Dinner Party

After reading Virginia Woolf

I am not more right.
I do not know better.
I just can’t run with the baton I’m handed
when my leg of the race comes up.
It is gross, the baton.
Slimy, and it smells of rot covered by perfume.
I cannot carry it.
I cannot wield it.
I cannot.

You can pass it between each other
because you carry it low
against your thighs
and don’t look at it
and instinct makes the transfer.
Instinct never smelled a corpse to know it.
It hasn’t the time.

Moon-Cooled

Don’t get lost! But do!

Here’s another for the Morocco collection (sum total now 2 complete pieces, but a few more in draft form). Allison wrote a beautiful poem about Morocco and published it yesterday. Something she rarely does. I say only this about that: the first time you click that “submit” button is the by far the hardest. After that it’s just another thing that you do. Much like reading poems to an audience. The first time was brutal. The next couple were easier, and now that I have a few more that I’m comfortable with, I’ll pop out sometime soon and use them in an open mic somewhere.

You’ll read in Allison’s poem the impact that Morocco made on her, emotionally and spiritually and personally. I cannot say otherwise for myself. Something about my time there went far deeper than research, than mere information and entertainment and box-checking. And while much of that can be attributed to the country, the people, and our hosts, certainly as much comes from the fact that I did not enter Morocco defensively or skeptically. As I do at home with my family, I gave myself to Morocco, accepted it and processed it, and did not begrudge it for its eccentricities or the many moments of hesitation it presented. HAd I done otherwise, I culd not have written this poem, my first ever villanelle:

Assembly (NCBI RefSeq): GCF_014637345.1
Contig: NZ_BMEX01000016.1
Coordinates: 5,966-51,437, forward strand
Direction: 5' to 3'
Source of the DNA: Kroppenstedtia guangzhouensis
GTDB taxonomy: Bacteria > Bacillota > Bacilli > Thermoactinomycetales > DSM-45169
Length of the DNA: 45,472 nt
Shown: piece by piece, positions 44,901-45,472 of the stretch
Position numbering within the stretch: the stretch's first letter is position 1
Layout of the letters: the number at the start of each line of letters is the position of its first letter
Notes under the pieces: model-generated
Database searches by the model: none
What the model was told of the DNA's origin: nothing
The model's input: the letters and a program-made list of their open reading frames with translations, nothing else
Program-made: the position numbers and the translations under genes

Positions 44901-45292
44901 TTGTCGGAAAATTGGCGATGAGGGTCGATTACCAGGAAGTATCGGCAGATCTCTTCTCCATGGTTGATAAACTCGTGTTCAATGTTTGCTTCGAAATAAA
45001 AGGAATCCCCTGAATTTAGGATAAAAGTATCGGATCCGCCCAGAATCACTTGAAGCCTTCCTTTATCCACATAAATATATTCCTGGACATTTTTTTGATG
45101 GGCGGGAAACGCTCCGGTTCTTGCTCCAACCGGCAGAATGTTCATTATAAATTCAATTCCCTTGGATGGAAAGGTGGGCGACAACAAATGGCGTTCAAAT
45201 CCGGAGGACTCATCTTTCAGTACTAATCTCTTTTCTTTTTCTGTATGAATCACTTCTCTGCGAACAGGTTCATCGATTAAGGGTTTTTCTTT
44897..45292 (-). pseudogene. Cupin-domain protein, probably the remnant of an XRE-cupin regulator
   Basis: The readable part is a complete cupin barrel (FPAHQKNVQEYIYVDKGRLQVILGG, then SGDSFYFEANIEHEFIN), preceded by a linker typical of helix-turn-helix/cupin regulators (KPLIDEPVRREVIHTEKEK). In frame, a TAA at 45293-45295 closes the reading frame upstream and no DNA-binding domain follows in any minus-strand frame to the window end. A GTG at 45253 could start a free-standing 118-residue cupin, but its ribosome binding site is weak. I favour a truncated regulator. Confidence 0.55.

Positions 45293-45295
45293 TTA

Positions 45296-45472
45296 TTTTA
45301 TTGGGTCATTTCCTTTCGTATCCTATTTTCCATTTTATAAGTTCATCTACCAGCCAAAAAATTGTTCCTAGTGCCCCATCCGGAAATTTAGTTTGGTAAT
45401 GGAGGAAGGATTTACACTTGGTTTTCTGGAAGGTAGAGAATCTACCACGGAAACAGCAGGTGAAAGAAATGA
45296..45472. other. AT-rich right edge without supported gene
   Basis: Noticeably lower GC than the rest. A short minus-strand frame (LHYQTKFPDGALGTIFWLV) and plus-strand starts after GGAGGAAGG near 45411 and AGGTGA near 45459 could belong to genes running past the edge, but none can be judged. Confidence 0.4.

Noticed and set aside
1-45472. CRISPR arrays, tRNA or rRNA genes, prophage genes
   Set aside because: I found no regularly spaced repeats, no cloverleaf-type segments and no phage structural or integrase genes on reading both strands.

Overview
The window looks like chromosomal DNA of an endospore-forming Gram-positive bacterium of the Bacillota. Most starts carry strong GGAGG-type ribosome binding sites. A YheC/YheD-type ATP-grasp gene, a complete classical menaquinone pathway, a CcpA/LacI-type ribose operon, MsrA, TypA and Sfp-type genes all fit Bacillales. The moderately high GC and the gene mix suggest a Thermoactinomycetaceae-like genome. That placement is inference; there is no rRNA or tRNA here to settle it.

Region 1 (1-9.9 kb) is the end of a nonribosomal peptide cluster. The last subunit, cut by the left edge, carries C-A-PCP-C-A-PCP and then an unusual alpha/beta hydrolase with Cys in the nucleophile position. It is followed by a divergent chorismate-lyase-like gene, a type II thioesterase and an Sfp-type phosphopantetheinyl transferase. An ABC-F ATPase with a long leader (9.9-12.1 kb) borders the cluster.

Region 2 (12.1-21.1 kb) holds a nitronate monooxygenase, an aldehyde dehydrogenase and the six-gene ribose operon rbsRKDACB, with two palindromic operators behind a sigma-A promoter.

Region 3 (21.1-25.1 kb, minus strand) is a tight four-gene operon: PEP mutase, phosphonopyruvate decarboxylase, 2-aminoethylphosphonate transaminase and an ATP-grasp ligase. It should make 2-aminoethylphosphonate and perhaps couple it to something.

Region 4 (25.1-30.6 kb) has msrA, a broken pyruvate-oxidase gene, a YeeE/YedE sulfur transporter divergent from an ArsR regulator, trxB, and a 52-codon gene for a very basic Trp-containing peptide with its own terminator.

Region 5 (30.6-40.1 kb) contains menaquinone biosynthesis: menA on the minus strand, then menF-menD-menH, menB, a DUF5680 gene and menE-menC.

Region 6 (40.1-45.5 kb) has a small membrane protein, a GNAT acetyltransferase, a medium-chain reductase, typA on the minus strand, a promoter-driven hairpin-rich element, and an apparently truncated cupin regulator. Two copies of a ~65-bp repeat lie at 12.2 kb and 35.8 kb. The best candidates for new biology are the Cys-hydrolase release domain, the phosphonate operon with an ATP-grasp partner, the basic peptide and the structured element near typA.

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But First

Love, lead me through Moroccan streets
where the city burns behind its walls
with a flame moon-cooled and honey-sweet

that gilds the dates on every tree
and lights my throat’s mosaic halls.
Love, lead me through Moroccan streets

to where my shadow squats beneath my feet
when the muezzin melts the merchants’ stalls
with a flame moon-cooled and honey-sweet

that clings to bees on lacquered sweets
whose nectar drips a torpid crawl.
Love, lead me through Moroccan streets

to where old men call through Berber teeth
while the Moorish sun burns over all
with a flame moon-cooled and honey-sweet.

I’ve come to meet the Amazigh!
I’ve come to climb the Atlas wall!
But first, love, lead me through Moroccan streets
with a flame moon-cooled and honey-sweet.

The Old Medina

It’s safest behind the walls.

Show me to the old Medina
before the sun can warm the stones.
The darkness scrubs the city bright
where the hamsas guard the homes.

Walk me through the old Medina
before the torpid cats arise.
Half their world is always dark
because they steal each other’s eyes.

Lose me in the old Medina
where the modern finger tries
to haggle there with history
but can never match its price.

Hide me in the old Medina
and I’ll give you half my dates.
And tender breads, and honeyed sweets!
Don’t let me go too near the gates!

World Poetry Day

Blame the world!